Cover image for No one's perfect
Title:
No one's perfect
Author:
Ototake, Hirotada, 1976-
Personal Author:
Uniform Title:
Gotai fumanzoku. English
Edition:
First edition.
Publication Information:
Tokyo ; New York : Kodansha International, 2000.
Physical Description:
226 pages : illustrations ; 22 cm
Language:
English
Reading Level:
930 Lexile.
Program Information:
Reading Counts RC High School 7.4 14 Quiz: 41337.
Personal Subject:
ISBN:
9784770025005
Format :
Book

Available:*

Library
Call Number
Material Type
Home Location
Status
Clarence Library HV3013.O86 A3 2000 Adult Non-Fiction Biography
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Summary

Summary

Hirotada Ototake -- known by his friends as Oto -- has proven again and again that hard work, humor, versatility, and an upbeat approach to life are as valuable as limbs. No One's Perfect is his true account of how he met and beat one challenge after another.

In a style purposefully meant to reach all ages, Oto writes about his unique childhood growing up in Japan, a country that traditionally has shielded the disabled from the public eye. From his earliest days, he brought such a winning optimism into the crowds around him -- curious kindergartners, skeptical members of the school


Reviews 2

Booklist Review

Ototake was born with no arms or legs, yet grew up in Japan living as normal and active a life as possible by dent of his own determination and the encouragement of his family and friends. In this first-person account, written for readers of all ages, Ototake recounts the day-to-day challenges of living without arms or legs. He describes his education at regular schools, where he gained acceptance of classmates and overcame the skepticism of the teaching staff. Fueled by an aggressive personality, Ototake participated in athletics, within the limits of his abilities, playing basketball in middle school and managing the footfall team in high school. In college, he faced the obstacles of facilities not designed to accommodate the disabled and began a career as an advocate for creating barrier-free environments in a nation that had ignored the disabled until recently. Ototake is unsentimental in his recollections of coping with a disability, challenging his limitations, dealing with curious reactions, and making a place for himself in society. Inspiring. --Vanessa Bush


Publisher's Weekly Review

This relentlessly upbeat memoir was a bestseller in Japan. In it, Ototake, a 24-year-old Japanese man born without arms and legs, recounts the story of his life and explains how he coped with disability and adversity: buoyed by his parents' generosity and love, he adopted an optimistic attitude and challenged himself to try anything. After a rocky startÄhis father was so worried about his wife's reaction that he did not allow her to see the baby for the first three weeks of his lifeÄhis parents did everything to insure that he would have a full life. Determined and loving, they managed to register Ototake in a mainstream school (rather than a special one for children with disabilities), launching him on an educational career marked by scholastic achievement and risk taking. In snappy, casual prose, he describes the creative rules his schoolmates drew up so that he could join their soccer games; he recounts playing junior high basketball on his stumps (he concentrated on passing, not shooting); and he describes how, in high school, his active athletic life almost jeopardized his academic career. Later, at Waseda University, he became an activist, speaking and writing about the necessity to create a "barrier free" environment. Well written, inspirational and politically relevant, this is a remarkable story. Photos not seen by PW. 50,000-copy first printing. (Sept.) (c) Copyright PWxyz, LLC. All rights reserved


Excerpts

Excerpts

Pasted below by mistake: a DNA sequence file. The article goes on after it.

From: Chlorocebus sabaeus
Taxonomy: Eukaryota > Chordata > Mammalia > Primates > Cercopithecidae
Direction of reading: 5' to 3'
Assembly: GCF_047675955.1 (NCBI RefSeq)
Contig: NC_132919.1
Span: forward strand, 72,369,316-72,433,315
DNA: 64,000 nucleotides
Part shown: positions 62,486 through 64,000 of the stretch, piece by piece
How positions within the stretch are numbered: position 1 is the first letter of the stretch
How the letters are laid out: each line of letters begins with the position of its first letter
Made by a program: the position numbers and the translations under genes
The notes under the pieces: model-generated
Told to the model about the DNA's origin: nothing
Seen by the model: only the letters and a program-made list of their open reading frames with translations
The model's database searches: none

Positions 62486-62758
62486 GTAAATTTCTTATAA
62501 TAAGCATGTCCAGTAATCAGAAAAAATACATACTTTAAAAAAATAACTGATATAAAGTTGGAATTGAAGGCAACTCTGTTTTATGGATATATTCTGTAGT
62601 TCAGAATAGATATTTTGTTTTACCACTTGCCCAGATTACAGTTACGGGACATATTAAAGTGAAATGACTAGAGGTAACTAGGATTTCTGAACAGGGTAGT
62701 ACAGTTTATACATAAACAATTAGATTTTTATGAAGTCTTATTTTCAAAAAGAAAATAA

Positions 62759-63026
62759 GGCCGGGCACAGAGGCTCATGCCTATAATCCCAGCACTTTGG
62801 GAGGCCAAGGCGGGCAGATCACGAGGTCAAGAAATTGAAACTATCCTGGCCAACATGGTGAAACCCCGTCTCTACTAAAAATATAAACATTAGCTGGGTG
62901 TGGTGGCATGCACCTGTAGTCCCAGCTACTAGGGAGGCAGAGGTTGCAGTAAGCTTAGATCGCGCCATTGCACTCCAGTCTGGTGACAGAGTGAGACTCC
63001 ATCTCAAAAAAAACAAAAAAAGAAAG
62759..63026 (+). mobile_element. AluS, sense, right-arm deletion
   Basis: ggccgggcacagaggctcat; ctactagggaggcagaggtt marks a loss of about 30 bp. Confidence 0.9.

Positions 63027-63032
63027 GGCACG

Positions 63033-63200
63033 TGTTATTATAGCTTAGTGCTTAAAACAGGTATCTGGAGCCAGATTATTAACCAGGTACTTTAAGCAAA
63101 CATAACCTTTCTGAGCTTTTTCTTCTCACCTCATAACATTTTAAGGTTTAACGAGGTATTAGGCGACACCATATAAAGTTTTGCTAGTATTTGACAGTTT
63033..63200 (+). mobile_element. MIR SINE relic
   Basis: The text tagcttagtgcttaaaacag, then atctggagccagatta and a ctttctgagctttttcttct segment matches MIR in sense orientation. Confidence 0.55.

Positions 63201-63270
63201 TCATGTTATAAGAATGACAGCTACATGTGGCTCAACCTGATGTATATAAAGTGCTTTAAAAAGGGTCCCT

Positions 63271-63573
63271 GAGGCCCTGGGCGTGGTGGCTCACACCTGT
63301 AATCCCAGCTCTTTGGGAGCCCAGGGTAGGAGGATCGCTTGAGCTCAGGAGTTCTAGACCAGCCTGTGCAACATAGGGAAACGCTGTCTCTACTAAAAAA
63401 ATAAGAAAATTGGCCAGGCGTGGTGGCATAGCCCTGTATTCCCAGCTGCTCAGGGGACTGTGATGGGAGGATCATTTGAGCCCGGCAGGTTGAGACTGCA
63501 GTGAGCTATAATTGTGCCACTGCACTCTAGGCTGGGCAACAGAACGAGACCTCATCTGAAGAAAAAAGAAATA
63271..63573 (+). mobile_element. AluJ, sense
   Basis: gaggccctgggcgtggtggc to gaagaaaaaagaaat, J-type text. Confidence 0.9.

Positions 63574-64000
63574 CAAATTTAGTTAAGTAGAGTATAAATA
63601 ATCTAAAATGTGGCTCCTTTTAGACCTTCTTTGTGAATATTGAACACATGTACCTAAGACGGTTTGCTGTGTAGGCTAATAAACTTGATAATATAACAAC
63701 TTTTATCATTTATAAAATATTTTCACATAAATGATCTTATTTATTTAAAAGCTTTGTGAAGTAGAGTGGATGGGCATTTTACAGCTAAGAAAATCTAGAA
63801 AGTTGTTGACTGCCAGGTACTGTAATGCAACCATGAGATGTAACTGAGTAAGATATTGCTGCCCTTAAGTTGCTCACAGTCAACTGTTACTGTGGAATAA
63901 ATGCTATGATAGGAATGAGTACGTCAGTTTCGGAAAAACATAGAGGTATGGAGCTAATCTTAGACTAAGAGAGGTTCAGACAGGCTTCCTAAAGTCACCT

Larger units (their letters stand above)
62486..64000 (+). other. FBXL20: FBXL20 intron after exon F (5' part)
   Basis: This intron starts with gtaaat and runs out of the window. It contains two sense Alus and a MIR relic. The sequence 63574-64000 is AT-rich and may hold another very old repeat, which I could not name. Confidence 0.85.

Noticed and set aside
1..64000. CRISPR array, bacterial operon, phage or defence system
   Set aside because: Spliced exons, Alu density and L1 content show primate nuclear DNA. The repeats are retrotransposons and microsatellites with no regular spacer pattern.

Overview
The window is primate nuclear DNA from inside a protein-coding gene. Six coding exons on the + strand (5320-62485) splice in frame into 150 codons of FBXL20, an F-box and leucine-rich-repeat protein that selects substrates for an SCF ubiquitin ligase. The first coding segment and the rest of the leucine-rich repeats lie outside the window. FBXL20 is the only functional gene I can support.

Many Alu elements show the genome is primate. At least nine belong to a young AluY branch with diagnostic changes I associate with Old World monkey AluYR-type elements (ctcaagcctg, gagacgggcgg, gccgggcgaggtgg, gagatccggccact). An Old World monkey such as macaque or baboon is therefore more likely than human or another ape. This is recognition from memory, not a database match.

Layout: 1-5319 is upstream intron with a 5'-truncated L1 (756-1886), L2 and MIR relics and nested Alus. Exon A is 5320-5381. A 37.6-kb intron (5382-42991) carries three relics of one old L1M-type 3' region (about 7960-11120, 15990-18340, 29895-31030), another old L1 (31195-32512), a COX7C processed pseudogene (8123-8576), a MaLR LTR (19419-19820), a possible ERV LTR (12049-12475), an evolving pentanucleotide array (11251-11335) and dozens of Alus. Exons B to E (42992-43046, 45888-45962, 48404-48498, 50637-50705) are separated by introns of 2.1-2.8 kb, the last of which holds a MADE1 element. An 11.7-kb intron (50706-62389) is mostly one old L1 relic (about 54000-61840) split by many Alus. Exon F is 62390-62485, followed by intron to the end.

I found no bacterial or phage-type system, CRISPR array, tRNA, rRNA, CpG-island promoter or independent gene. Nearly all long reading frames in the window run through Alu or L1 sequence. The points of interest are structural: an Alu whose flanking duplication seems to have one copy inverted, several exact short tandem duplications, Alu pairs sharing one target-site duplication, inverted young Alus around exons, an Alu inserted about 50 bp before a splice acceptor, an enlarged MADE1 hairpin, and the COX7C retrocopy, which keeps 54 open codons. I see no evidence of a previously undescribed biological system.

Chapter One A Little Tyrant Napoleon Our life as a family of three began in a place called Kasai in Edogawa Ward, on the eastern boundary of Tokyo. My parents had just moved to the area and didn't know anyone there. I've heard of parents who hide the very existence of a disabled child by keeping him shut up at home, but mine certainly didn't. They took me out and about with them all the time so the neighbors could get acquainted with me. My arms and legs are about eight inches long now, but in those days they were potato-like bumps on my torso. My resemblance to a toy bear made me an instant favorite in the neighborhood. (I've heard of "He's the cutest little doll" as a compliment for a baby, but "He's the cutest little stuffed animal," now that's a new one!)     I had already begun to exercise my talents as a problem child. I never, ever slept. I cried fiercely all through the night, despite the fact that I didn't sleep much in the daytime. My bleary-eyed mother thought she was headed for a nervous breakdown. I earned the nickname Napoleon, after the hero who is said to have commanded his troops on just three or four hours of sleep.     I also drank way too little formula--about half the right amount for my age, according to a child-care book my mother read. That just had to be too little. My usually calm parents anxiously sought the doctors' advice, but I went right on drinking the same amount. Perhaps ready to give up by this time, they tried a new approach.     "He's been highly individual ever since he was born," they decided. "So it's no wonder he needs a different amount of formula or sleep. Let's stop comparing him with other children."     That was pretty cool. And sure enough, in spite of getting so little sleep and formula, I grew rapidly and was never sick.     At nine months, I produced my first word. All I'd done till then was babble, but suddenly I went, "Happapa, happapapa, papa, papa." My mother was a little put out that my first word was "papa," but she kept telling herself that it was simply easier to say. And my parents were very happy that I'd started to talk.     From then on, they say, it was as though a dam had burst. By my first birthday I was known as Chatterbox Hiro. My father entertained himself giving me "lessons" with a set of wooden picture blocks he'd bought. He would show me one with a washing machine on it and ask, "What's this?"     "Wishwash."     "And this?"     "Papa-eye" (glasses).     "What's this, then?"     "Noothpaper."     And so forth. These classes took place every evening when my father came home from the office.     My mother, meanwhile, had seen an article in the paper that warned, "Not reading to your child amounts to giving him or her a frontal lobotomy," which prompted her to read to me in every spare moment, They were both pretty education-minded parents.     A year or so earlier, they had resigned themselves to the idea that I might spend my whole life confined to bed. Now their life--our life--was full of hope. A Barrage of Questions When I turned four, I started at Seibo Kindergarten. As It was on the west side of the city, to save a lot of driving back and forth we upped and moved to Yohga In Setagaya Ward, about ten minutes by car from the kindergarten, Since my first memories date from around this time, when I'm asked where I'm from, I say Yohga.     Seibo wasn't specially set up for disabled children, but the basic policy was respect for the children's individuality. There was none of the usual "What shall we all do now?" We each did whatever we wanted, within the rules. This approach was perfect for me. If we'd all had to do the same activities, there were bound to have been things I couldn't do.     I made friends at once, thanks to my arms and legs, or lack thereof. First, the other kids' attention was caught by a strange machine--my power wheelchair. When they looked closer, the rider had no arms and legs! This was a great mystery. The moment they spotted me they'd gather like a swarm of ants, touching my limbs and asking "Why, why, why?" Whenever this happened, I used to explain, "I got sick when I was in my mom's tummy, and so my arms and legs didn't grow." That was all they needed to hear, and from then on we got along fine together.     It did get tiring, though, during the month or two that it took for the explanation to reach everyone, from my classmates to all the other children. Every day I was bombarded with questions. My mother says she remembers clearly the first time I came home whining, "I'm worn out." The teachers were concerned, too, as they saw what was happening; they asked whether I wasn't getting a headache or a stomachache when I came home. Leaving the grown-ups to worry about such things, I went on developing into a sturdy child--and then some. Doing It MY Way Thanks to having short arms and legs plus a wheelchair, I was a winner in the popularity department. I found myself always the center of a circle of friends. And, little by little, the typical willfulness of an only child began to kick in.     Among preschoolers, children just a few months apart in age can be at very different stages of growth. Because my birthday, April 6, fell just after the cutoff date for enrollment, I was the oldest in my class. You might say I had leadership potential--or you could just say I was a bossy kid.     Everyone would be playing tag in the playground. This was dead boring for me, since even with my power wheelchair I couldn't keep up. So I would wheel out and yell, "If you wanna play In the sandbox, follow me!" And, strangely enough, the kids who'd been happily chasing one another a moment ago would all troop after the wheelchair to the sandbox.     Once we got there, however, I couldn't build my own sand castles without hands, And so I gave the orders. Anyone who dared to say they wanted to dig a tunnel when I'd said to make a castle was asking for trouble.     "I said we're making a castle today. If you don't like It, you can go play by yourself." Since I could already talk up a storm in those days, it seems no one was able to stand up to me.     Being so headstrong didn't lose me any friends, though. I guess they thought, "If I stay on the right side of Oto-chan I won't be left out." This only encouraged me further. I became a real little tyrant, and gradually started getting smart with my parents and teachers as well.     While this lasted, I gave my parents a lot of headaches, they say, but there came a turning point when the problem solved itself. In my last year at kindergarten my willfulness vanished--though not, I have to admit, without a trace.     For Art Day, our class was putting on a play. The cast included "Gramps" the auto mechanic. Not a bad part, really, but nobody wanted it because the name "Gramps" sounded like a grumpy old man.     Finally my best friend, Shingo, shot up his hand and said, "I'll do it, then." I thought that was a truly classy thing to do. I can still remember how pathetic it made me feel by comparison. So, not to be outdone, I put myself up for the next most unpopular part, that of the narrator. Even at six, I was probably desperate to boost my standing as a young man. I was already image-conscious in those days, I guess.     The narrator's part was voice only--in other words, I was behind the scenes. My narration went over so well that some of the mothers said, "You should become an announcer when you grow up!" For a natural-born ham like me, always hogging the spotlight, it came as a revelation that a narrator could be so well received. I started to see how much cooperation it takes from all sides--including behind the scenes--to get something done. A preschooler whose world, till then, was centered entirely on himself had just grown up a little.     After that, I discovered it was really fun to play together with other kids. I began to get along better with all my classmates: by the time we were almost out of kindergarten, I was going over to play at a friend's place practically every day.     Thus, one of the biggest problems of my preschool years was solved thanks to my being so image-conscious. But a trickier problem was waiting up ahead. Copyright © 1998 Hirotada Ototake. All rights reserved.